'And Then We Came To The End' Book Party

"I saw the thing on Gawker today about Jonathan Safran Foer and Nicole Krauss, and I think they deserve every bit of snark you guys heap on them," said Josh Ferris. His raved-about debut novel's release was being celebrated last night with the kind of loving, emotional enthusiasm usually reserved for weddings and Bar Mitzvahs. When told that the word "snark" was over and off-limits, Ferris's puppy-dog eyes narrowed momentarily. "Well, okay, but what should I say instead? They deserve all the shit you guys heap on them?" When this revision met with approval, Ferris cracked a big, sincere grin. The grin faded, though, when Ferris was pressed about whether, should film rights to And Then We Came To The End sell, he and his wife might be tempted to buy a $7 million brownstone in Park Slope. "My brownstone would be in Sunset Park," he declared, after a moment of serious deliberation. It's hard not to like Josh Ferris.

This seems to be the consensus, in spite of the fact that success stories like Ferris's usually inspire, well, shit-heaping. He is in his 30's. His novel sold to rock star editor Reagan Arthur of Little, Brown literally overnight, reportedly in a bidding war with eight other publishers. This Sunday, it will be reviewed on the cover of the New York Times Book Review, and it's already prompted Slate's Meghan O'Rourke to inaugurate a new 'debut novel tongue-bath' feature. The book also has a very, very fancy web presence.

O'Rourke and Arthur both joined the medium-sized gaggle of industry types and Ferris friends and relations to celebrate the book's publication last night at Lolita, a location chosen even though Ferris is not a blogger. He might as well be. The 'end' in the book's title is the end of the dot-com boom, and the characters in it are the "corporate citizens" of a Chicago ad firm who struggle as their easy lives degenerate into aught-y angst.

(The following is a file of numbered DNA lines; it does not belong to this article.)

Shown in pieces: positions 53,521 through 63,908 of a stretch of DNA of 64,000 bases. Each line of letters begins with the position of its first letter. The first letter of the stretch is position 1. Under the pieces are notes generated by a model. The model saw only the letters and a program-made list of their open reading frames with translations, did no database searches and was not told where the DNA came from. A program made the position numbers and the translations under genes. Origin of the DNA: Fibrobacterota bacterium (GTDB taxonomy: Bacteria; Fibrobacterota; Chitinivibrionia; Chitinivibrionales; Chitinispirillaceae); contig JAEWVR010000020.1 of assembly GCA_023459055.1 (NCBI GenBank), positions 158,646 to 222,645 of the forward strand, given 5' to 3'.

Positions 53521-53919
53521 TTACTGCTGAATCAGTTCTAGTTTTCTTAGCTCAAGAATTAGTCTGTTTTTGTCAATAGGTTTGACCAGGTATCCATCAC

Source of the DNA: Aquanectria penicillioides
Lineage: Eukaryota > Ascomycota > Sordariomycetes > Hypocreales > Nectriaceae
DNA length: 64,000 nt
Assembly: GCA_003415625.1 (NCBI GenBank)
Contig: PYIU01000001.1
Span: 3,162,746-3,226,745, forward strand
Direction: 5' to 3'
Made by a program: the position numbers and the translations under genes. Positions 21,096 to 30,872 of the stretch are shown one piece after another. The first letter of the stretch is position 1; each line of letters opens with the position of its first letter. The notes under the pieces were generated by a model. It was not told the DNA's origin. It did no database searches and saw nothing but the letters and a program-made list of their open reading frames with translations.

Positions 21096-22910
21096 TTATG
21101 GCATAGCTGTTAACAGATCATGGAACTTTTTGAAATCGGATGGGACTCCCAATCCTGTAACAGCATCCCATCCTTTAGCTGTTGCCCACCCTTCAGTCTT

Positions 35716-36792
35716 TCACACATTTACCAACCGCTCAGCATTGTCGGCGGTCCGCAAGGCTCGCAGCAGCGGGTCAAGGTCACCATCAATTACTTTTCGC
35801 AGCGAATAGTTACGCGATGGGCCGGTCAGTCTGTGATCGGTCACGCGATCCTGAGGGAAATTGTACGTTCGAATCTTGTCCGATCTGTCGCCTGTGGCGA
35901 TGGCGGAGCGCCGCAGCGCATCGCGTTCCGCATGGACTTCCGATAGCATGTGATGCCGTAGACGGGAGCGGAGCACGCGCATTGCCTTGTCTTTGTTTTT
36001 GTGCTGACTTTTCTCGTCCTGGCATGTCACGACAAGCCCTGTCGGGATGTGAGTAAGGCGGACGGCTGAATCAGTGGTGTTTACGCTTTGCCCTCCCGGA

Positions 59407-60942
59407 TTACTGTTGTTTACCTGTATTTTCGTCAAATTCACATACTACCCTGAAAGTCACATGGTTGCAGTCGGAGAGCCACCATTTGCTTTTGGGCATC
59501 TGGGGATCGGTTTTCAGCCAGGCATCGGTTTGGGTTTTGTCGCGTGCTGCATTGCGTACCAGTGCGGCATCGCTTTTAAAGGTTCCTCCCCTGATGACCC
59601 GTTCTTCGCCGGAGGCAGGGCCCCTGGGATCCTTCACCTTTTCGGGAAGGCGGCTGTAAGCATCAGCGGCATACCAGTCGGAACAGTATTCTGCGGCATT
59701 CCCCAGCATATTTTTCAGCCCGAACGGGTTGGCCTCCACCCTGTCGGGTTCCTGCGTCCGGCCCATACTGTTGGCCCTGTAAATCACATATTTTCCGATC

No angst of any kind was on display at Lolita, though. As Ferris toasted the women who'd supported him through his novel's publication—his agent Julie Barer, his wife, and Reagan Arthur, who he thanked for having "access to money,"—and described a formative road trip with his brother, onlookers beamed as if they were watching the cutting of the wedding cake. When Ferris got off a particularly funny line, Little, Brown publisher Michael Pietsch leaned over a reporter who was scribbling in a notebook: "You're writing that one down, right?" he whispered, beaming like a proud parent. When Ferris actually thanked his parents—"for giving birth to me"—there was a full-on chorus of awwws.